Tuesday, November 01, 2005

Improving on the Bases

Taking the Extra Base: Practicing Aggressive Baserunning

Offensive Objective: To help baserunners develop an aggressive style in reading balls hit to the outfield and challenging the runner to take an extra base.

Defensive Objective: To help fielders develop strong verbal communication skills and properly execute throws during the relay process from the outfield.

Groupings: Players will be organized in groups of 3-5 offensive baserunners depending on size of the team.

Procedure: A standard infield will take their positions. All outfielders will form a line in left field. A coach, with a fungo and baseballs, will stand behind second base on the outfield grass. Another coach, with a whistle, will stand in the first base coach’s box to signal the offensive baserunners. A group of baserunners will be next to the coach. The size of the group will vary according to the size of the team. Individually, runners will take their lead at 1st base and wait for the coach’s cue to run. The baserunner’s goal is to reach third base on the batted ball. The coach, standing behind 2nd, will hit a fungo down the left field line for a double. The infielders will set up a double cut, while the outfielder retrieves the batted ball. On the coach’s whistle, the baserunner will try and advance to third base. The runner should not leave until the coach’s cue. The coach’s cue is to create a game-like simulation of the actual play. If there is a bad throw, baserunners should react by trying to score. All organized groups should go through once. If a runner reaches third base, their team receives one point.

During the next phase of the drill, the outfielders break into two groups. One set of outfielders should be in left field and the other group should be in center. Again, the baserunners will start at first base. The coach, located behind second base, will hit a ball to the left center gap. Each baserunning group will continue trying to score on the first base coach’s whistle. The defense should set up a relay to home, communicating clearly on each relay. Every time a player scores, their baserunning group receives a point.

In the third phase, all outfielders will line up in centerfield. The offensive baserunners will start at second base. The coach, behind second, will hit ground balls to the right or left of the centerfielder. The baserunner’s objective is to score on the ground ball hit to the outfield. The defense should properly set up the relay home and there should be a play at the plate by the defenders. Again, the runner is triggered by the coach’s whistle. Every time a player scores, their baserunning group receives a point.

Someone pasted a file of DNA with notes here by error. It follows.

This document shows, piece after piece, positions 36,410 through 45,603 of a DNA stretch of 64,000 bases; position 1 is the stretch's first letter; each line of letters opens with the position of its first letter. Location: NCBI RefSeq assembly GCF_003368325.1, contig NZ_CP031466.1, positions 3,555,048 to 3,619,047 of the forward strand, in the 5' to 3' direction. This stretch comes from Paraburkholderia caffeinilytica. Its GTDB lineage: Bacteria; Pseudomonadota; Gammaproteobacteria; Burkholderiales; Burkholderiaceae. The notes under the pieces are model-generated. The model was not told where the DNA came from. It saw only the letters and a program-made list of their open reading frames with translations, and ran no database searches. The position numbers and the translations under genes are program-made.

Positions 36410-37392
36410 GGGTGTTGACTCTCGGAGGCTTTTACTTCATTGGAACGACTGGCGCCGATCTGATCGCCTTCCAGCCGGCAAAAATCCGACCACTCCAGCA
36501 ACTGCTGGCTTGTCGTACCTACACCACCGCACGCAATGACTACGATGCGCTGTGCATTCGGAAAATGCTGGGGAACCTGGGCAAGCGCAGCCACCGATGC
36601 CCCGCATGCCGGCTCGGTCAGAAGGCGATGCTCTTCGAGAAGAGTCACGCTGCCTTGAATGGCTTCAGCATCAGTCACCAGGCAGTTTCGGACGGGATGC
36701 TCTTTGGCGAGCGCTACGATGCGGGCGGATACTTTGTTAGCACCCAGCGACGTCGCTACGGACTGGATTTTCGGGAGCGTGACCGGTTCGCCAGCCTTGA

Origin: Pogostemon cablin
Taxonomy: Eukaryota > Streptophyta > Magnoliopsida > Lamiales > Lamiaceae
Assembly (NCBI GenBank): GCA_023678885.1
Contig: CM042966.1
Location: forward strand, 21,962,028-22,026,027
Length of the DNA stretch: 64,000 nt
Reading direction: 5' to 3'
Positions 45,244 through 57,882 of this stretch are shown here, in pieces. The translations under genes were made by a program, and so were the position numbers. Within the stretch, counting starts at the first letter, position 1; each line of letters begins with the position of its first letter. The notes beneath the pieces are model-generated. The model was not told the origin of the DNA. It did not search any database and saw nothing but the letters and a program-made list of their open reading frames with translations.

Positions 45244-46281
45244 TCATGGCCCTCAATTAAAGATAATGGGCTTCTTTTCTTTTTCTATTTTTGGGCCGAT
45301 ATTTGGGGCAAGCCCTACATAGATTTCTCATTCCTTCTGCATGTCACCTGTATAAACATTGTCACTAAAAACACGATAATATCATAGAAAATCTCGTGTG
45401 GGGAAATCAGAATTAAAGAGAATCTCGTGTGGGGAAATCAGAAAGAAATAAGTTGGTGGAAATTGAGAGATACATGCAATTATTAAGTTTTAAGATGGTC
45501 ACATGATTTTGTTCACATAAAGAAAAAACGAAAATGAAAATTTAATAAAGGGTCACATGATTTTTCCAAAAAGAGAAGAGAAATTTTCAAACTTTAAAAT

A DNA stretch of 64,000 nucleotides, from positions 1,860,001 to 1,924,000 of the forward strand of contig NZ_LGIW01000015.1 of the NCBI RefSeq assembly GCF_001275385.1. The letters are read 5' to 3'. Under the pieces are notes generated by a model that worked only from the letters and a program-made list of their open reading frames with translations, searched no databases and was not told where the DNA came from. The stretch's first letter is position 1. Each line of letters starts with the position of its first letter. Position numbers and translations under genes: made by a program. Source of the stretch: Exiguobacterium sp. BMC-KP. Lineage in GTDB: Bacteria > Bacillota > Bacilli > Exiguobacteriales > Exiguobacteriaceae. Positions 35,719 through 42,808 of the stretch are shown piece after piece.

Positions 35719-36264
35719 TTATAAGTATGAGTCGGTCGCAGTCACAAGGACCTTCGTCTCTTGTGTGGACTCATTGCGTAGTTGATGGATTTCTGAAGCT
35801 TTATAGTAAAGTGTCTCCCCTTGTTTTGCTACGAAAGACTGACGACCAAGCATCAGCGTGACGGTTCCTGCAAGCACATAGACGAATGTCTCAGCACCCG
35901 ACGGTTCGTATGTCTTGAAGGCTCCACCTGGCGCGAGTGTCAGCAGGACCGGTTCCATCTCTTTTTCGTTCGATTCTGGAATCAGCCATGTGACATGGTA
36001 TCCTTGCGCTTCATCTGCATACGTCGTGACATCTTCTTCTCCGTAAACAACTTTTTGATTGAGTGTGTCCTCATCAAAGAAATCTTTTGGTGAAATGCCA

In the final phase, all outfielders will line up in right field. The offensive baserunning groups will start at third base. The coach, who is positioned behind second base, will hit flyballs to right field. The flyball should be hit a regular depth or even shallow so the right fielder can have a play on the ball. The offensive baserunner will tag up at third base. On the whistle, the runner will attempt to advance home. The fielders should use proper communication to try and record the out at the plate.

Summary: This drill really challenges players to take the extra base on balls hit into the outfield. Working on game-like baserunning in practice is very challenging. It is hard to set up situations which simulate the pressure runners feel when they know a play is going to be made on them. With a coach using a whistle to cue the runner, these situations can be created every time a repetition occurs. Furthermore, this drill allows players to work on their sliding techniques. When sliding, runner should incorporate the traditional, hook, and pop-up slide depending on the base and situation. Also, this drill is flexible and allows coach’s to change the situations which will occur during the game and provide players will a lot of different baserunning situations. Finally, by having several different phases, players can receive a break from baserunning and work on rotating from defense to offensive. Hopefully, by constantly moving from fielding to running, players will be encouraged to incorporate higher intensity while performing baserunning activities. By incorporating high intensity into running, the fielders will have to execute proper defensive techniques to stop the offense from taking the extra base.

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